Conflict is an essential element, probably the most important one, in creating societies where exploitation is important. It is easy to see in the past: one group or nation conquered another and put those conquered in a subsidiary status, taking their land, taxing them and placing them in an inferior position through various means. These patterns frequently continue into the present, in (usually) weakened, but still present, form. Conflict can also arise when people who are oppressed fight for their freedom. Also see Conflict
Hospitals and schools are being bombed in Syria. A U.N. inquiry is limited. We took a deeper look Malachy Browne, Christiaan Triebert, Evan Hill, Whitney Hurst, Gabriel Gianordoli and Dmitriy Khavin New York Times December 31, 2019
Lane Vanderslice December 31, 2019
Exploitation and oppression continued to play a major role in the world in 2019. Standard economics principally looks at income obtained from production. This website looks at income or other benefit gained by harming others. We prefer the term harm, as being correct and also indicating a range of behavior. Types of harm in a society may not rise to the level where they could reasonably be termed exploitation and oppression. Harm, no matter the term(s) used is much more important than suggested by standard economics A principal aspect of this website is publishing links to articles that describe a current aspect of harm in the United States or elsewhere; this is reviewed here.
The analytical view taken in this website is that through control of a society and its key elements of the society (economy, government, social system) some people/groups in the society obtain income from others. So, there are two basic aspects, maintaining control and obtaining income. This is expressed in the principal categories used in the website (can be seen on the left of each page). For control we have categories including Staying in power – Struggle for control and Harming People – Keeping People Oppressed. For obtaining income, we have Obtaining income through the government – rent seeking – corruption, Harm through the market, Discrimination: race – gender – ethnic – religious – class and Discrimination against women — gender inequality.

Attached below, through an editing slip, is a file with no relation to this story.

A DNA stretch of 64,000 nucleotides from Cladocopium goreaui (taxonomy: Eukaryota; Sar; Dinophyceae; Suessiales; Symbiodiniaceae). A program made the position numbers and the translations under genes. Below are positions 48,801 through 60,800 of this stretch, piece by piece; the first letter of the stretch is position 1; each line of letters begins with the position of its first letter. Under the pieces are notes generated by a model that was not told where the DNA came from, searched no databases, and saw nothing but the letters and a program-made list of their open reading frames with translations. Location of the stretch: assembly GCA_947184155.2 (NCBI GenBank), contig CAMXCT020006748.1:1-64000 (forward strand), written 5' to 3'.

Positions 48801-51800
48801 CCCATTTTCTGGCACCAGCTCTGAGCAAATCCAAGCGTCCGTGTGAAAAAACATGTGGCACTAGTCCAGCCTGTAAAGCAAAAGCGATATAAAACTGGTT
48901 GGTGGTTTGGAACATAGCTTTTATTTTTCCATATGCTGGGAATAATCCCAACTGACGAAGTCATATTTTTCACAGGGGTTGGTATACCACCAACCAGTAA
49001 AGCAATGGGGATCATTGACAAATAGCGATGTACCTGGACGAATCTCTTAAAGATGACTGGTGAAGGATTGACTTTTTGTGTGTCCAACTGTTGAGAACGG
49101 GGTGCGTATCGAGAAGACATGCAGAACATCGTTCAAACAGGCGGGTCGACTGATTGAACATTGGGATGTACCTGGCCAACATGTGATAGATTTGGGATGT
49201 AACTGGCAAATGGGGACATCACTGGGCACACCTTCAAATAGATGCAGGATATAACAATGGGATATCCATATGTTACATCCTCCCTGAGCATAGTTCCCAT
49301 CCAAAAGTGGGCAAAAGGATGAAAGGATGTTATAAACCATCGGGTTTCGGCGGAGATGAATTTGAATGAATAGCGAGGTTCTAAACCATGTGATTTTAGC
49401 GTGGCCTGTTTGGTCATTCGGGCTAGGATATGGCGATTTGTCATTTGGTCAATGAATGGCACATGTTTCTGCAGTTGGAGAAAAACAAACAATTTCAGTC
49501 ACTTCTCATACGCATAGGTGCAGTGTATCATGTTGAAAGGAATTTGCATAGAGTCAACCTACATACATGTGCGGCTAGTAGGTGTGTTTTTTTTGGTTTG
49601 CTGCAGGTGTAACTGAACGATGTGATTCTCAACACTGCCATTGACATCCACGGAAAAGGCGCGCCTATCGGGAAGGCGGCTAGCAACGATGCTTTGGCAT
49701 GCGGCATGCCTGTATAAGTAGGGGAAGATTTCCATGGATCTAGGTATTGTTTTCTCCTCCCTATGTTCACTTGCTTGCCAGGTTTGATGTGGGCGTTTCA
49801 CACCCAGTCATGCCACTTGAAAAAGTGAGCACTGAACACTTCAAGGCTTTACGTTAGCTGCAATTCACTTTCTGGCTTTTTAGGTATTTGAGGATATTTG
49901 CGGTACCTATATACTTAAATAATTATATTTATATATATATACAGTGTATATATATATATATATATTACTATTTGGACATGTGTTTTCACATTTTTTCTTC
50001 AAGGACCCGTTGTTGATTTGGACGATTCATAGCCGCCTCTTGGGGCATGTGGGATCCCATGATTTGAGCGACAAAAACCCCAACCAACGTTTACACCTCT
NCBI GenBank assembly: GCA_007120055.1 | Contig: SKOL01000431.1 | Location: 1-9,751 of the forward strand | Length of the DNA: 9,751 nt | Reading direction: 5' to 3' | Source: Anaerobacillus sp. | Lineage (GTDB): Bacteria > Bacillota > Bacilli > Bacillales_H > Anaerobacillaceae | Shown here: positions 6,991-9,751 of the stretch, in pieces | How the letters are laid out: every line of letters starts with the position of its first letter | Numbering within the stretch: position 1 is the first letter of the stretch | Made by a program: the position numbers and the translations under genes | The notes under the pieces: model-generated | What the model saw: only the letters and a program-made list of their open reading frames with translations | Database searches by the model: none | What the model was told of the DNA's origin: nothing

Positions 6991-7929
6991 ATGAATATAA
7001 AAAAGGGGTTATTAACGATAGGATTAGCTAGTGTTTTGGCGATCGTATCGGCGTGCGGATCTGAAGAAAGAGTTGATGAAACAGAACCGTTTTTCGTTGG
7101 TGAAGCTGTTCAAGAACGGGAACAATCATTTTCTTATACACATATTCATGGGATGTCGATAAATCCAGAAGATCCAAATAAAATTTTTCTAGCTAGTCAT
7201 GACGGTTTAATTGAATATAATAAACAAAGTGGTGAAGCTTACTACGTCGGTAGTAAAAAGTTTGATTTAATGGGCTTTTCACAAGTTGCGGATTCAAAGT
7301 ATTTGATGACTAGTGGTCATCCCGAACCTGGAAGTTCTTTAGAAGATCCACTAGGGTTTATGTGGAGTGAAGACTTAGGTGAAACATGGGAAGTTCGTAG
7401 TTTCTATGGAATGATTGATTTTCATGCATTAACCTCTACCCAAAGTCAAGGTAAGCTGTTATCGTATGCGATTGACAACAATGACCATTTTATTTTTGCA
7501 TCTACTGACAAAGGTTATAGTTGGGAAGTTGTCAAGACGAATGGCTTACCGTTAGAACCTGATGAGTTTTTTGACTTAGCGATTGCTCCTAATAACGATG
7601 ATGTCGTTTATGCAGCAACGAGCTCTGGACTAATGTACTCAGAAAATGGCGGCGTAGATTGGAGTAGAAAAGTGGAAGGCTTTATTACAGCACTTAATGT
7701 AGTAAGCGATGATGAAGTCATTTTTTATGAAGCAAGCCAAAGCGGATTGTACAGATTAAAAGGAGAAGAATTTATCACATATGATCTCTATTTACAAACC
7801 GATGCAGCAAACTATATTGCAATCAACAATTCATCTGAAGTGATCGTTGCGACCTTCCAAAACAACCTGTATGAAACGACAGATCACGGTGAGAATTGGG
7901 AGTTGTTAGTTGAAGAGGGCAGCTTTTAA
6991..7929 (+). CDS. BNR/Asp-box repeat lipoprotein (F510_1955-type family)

Staying in power/struggle for control An important part of the struggle for control is between democratic/popular forces that want to expand human rights and opportunities and those who want to restrict access to key rights and opportunities to their group. HE published a summary of what Freedom House had to say about 2018. Here is an excerpt from that summary. (2019 report not yet available.)
Vision of Humanity
average level of global peacefulness improved very slightly in 2019, for the
first time in five years, on the 2019 GPI. [However,] the average level of
global peacefulness has deteriorated by 3.78 per cent since 2008. Over that
period, 81 countries deteriorated in peacefulness, while 81 improved.
global economic impact of violence improved for the first time since 2012,
decreasing by 3.3 per cent or $475 billion from 2017 to 2018. The improvement
in the global economic impact of violence is largely due to the decrease in the
impact of Armed Conflict particularly in Iraq, Colombia and Ukraine, where the
impact of Armed Conflict decreased by 29 per cent to $672 billion in 2017. The
global economic impact of violence was $14.1 trillion PPP [ a measure of GDP which